We paint over it, we rewrite it, we add whites, highlights, dark colors and texture. We change the background, we change the foreground, we change the edges, we change everything about it and end up in frustrated limbo, unconscious of what we are really doing.

This is what happens when the source of our creative energy is missing. Though, it’s never really gone. It hides from us, sometimes in the corners of our canvas, in once spec of color that we overlook time and again. The source hides in our lives as well. This creates imbalance.

In our lives, we must connect with the source. We must center ourselves and find where it hides.

All lives are connected with the source, with that point of awareness that begins and ends within us all. It is the sacred place of our hearts, the hidden space within our souls.

In life, we cannot paint over our frustrations. We cannot color over the blackness, or add white to the mopped mess of color that we’ve created. Sometimes, we must step back and look for what we missed from the beginning.

All of the arts and all lives must have a connection with the source. Without this connection, our work does not speak and our lives remain static and droll. It is through mindful awareness where we find this firm ground and let it speak through us.

Stop and let the source breathe through you. Let it guide your brush and your heart. What was once a mess of confusion will soon become a mirror of life that emanates from within. The canvas will then speak to you, the language will become clear and it will look at you as you look on it. With the source, the work will come alive.

Be aware of the source, and begin your great work. Begin your life with this connection and move throughout time with the flame of creation.

Life in Contrast

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“What good is the warmth of summer, without the cold of winter to give it sweetness.” ― John Steinbeck, Travels with Charley: In Search of America

Contrast is part of life, and we truly live in a life of contrast. However, what appears to us as strikingly different, what appears to us as a simple juxtaposition of black and white are really two of the same. It is within the one shade that we can find two.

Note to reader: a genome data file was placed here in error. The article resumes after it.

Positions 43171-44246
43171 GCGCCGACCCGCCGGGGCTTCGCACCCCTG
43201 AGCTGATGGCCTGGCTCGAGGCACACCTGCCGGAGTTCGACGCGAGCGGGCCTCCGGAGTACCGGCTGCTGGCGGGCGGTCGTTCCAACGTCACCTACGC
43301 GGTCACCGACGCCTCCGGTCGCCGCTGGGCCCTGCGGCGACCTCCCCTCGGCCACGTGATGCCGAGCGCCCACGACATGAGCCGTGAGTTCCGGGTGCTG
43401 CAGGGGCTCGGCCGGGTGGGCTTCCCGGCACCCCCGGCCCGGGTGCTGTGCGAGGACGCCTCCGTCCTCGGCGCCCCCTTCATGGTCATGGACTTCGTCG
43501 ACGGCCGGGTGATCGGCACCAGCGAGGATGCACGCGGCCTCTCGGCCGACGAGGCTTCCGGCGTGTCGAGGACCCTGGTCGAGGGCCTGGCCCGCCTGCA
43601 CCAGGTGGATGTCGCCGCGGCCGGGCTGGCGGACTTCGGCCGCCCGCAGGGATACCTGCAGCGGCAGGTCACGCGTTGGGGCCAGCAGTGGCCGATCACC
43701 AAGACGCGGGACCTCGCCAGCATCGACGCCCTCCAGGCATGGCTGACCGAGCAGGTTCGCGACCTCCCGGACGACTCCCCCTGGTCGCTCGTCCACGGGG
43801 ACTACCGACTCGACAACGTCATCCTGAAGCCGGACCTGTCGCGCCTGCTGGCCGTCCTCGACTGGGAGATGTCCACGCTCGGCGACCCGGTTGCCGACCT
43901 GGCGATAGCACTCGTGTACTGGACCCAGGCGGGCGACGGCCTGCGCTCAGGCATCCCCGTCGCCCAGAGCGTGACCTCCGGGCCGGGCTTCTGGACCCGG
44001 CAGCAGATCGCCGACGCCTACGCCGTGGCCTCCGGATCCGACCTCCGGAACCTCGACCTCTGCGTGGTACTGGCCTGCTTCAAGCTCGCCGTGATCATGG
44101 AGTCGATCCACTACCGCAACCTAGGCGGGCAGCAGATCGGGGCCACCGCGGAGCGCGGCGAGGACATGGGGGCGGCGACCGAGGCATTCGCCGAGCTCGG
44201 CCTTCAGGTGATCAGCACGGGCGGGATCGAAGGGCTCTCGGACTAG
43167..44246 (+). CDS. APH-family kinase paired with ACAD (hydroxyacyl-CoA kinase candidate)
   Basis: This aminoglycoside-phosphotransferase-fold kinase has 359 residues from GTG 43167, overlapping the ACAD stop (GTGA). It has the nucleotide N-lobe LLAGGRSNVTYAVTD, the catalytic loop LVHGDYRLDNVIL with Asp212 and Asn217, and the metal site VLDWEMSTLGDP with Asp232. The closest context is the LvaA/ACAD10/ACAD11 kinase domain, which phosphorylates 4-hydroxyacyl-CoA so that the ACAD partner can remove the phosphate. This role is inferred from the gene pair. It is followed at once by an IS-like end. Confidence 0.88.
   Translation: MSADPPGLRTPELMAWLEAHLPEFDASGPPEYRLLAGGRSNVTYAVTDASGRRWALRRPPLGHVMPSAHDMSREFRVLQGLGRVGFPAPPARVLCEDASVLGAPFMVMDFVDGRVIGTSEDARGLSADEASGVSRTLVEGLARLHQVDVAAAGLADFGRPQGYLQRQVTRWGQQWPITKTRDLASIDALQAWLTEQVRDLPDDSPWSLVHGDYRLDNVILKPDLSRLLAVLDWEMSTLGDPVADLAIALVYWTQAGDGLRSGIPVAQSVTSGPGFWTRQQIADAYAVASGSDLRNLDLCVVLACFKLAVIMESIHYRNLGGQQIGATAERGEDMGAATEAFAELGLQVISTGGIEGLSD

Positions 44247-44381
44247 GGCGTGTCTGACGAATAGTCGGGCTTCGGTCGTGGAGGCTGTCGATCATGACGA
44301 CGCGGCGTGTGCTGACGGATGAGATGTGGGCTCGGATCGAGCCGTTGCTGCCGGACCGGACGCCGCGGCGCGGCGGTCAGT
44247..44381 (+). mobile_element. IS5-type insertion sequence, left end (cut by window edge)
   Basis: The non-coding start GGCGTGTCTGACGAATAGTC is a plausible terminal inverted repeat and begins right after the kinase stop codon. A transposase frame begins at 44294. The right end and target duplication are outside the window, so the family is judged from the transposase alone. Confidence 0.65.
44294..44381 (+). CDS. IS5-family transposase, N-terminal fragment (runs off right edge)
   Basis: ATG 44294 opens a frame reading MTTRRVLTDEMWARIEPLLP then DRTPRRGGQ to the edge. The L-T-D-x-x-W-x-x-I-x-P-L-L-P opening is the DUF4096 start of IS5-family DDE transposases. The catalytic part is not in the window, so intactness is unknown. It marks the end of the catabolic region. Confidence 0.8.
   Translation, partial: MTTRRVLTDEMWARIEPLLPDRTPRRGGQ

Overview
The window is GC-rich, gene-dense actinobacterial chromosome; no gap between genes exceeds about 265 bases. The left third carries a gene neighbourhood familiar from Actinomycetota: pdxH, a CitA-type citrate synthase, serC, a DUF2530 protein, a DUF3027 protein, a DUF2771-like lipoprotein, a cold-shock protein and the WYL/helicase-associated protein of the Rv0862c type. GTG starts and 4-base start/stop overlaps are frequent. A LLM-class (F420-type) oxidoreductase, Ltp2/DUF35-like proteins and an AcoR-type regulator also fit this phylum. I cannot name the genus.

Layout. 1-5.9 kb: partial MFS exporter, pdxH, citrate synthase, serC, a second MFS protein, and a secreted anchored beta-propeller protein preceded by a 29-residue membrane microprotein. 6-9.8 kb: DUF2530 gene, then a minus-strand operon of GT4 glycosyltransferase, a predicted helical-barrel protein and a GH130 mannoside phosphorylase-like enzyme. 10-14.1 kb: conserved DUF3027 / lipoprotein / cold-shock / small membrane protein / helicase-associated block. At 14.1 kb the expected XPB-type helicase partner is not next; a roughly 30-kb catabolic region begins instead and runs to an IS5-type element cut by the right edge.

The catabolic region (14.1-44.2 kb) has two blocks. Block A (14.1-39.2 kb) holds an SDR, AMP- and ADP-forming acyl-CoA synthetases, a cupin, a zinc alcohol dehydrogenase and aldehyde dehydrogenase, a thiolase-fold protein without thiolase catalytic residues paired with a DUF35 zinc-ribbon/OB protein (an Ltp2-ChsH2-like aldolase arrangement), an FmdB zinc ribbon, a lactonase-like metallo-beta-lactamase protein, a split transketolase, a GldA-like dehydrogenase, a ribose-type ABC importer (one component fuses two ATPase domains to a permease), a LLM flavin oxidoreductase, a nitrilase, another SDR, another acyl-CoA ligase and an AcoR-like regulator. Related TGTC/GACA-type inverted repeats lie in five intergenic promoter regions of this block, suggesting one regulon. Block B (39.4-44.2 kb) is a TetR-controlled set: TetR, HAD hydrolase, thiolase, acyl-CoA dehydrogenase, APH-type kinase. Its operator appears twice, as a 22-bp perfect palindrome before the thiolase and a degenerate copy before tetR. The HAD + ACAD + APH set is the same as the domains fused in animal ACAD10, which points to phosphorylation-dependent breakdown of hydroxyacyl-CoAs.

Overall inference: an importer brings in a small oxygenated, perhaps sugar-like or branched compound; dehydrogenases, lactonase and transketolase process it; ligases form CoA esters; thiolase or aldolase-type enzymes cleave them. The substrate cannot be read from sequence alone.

We should all explore the contrast as it applies to our lives. We artists use contrast to evoke distinction and clarity within a piece. We writers use contrast to shade the personality of a character against his peers, his struggles or in completion of his goal. Within one form, we can always find two, contrasted throughout time.

Contrast dances in unison with one purpose. This simplicity differentiates the part from the whole, though it is the whole that all parts emanate from. It is this specific part of the form that we emphasize in our own lives. Sometimes we emphasize the black, while other times, it is the white.

In life, we must recognize our own contrasts. We must become aware of both the subtle and the striking differences within our own consciousness and what we perceive around us.

It is through recognizing these true contrasts that live within us all that we can become whole. With this simple understanding we can come back to the center. The contrast will coalesce within and around us, becoming one.

It is dutiful of all artists, of all creative spirits to explore contrast, just as it is for all lives to accept and understand it. This is the divergence of self and of sight, of mind and of body.

We become our own contrast. We live through our variance of self and of mind only to one day return to the true form. To become one with this clashing of color, of shade and of emotion is to become one with the heart and the mind.

Color your work and your life with the awareness of contrast. Unfocus and watch as two forms become one.